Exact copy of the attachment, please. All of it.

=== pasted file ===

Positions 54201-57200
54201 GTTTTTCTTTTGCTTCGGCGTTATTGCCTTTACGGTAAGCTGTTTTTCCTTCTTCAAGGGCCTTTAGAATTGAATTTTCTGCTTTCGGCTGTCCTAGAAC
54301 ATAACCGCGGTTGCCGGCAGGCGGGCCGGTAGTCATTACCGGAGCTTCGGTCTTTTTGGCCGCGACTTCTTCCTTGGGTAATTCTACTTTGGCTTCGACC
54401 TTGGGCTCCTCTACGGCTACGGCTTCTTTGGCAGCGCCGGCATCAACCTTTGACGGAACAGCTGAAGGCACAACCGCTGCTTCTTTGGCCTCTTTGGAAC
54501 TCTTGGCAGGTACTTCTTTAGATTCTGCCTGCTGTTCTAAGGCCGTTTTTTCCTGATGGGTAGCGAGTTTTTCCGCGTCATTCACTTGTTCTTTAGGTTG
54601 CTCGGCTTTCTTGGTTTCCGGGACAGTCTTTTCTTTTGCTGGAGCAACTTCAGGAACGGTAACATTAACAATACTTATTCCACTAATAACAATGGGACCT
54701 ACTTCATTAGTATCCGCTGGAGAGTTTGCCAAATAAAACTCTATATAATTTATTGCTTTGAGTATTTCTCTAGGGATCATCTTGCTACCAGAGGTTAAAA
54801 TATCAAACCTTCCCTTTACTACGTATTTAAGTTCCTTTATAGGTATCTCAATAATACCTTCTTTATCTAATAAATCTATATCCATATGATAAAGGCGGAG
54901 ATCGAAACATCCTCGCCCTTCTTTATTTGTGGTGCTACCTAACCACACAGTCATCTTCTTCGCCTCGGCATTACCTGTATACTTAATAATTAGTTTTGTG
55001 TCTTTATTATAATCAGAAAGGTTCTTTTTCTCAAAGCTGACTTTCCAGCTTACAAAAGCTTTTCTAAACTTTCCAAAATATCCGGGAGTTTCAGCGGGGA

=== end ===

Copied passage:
Positions 54201-57200
54201 GTTTTTCTTTTGCTTCGGCGTTATTGCCTTTACGGTAAGCTGTTTTTCCTTCTTCAAGGGCCTTTAGAATTGAATTTTCTGCTTTCGGCTGTCCTAGAAC
54301 ATAACCGCGGTTGCCGGCAGGCGGGCCGGTAGTCATTACCGGAGCTTCGGTCTTTTTGGCCGCGACTTCTTCCTTGGGTAATTCTACTTTGGCTTCGACC
54401 TTGGGCTCCTCTACGGCTACGGCTTCTTTGGCAGCGCCGGCATCAACCTTTGACGGAACAGCTGAAGGCACAACCGCTGCTTCTTTGGCCTCTTTGGAAC
54501 TCTTGGCAGGTACTTCTTTAGATTCTGCCTGCTGTTCTAAGGCCGTTTTTTCCTGATGGGTAGCGAGTTTTTCCGCGTCATTCACTTGTTCTTTAGGTTG
54601 CTCGGCTTTCTTGGTTTCCGGGACAGTCTTTTCTTTTGCTGGAGCAACTTCAGGAACGGTAACATTAACAATACTTATTCCACTAATAACAATGGGACCT
54701 ACTTCATTAGTATCCGCTGGAGAGTTTGCCAAATAAAACTCTATATAATTTATTGCTTTGAGTATTTCTCTAGGGATCATCTTGCTACCAGAGGTTAAAA
54801 TATCAAACCTTCCCTTTACTACGTATTTAAGTTCCTTTATAGGTATCTCAATAATACCTTCTTTATCTAATAAATCTATATCCATATGATAAAGGCGGAG
54901 ATCGAAACATCCTCGCCCTTCTTTATTTGTGGTGCTACCTAACCACACAGTCATCTTCTTCGCCTCGGCATTACCTGTATACTTAATAATTAGTTTTGTG
55001 TCTTTATTATAATCAGAAAGGTTCTTTTTCTCAAAGCTGACTTTCCAGCTTACAAAAGCTTTTCTAAACTTTCCAAAATATCCGGGAGTTTCAGCGGGGA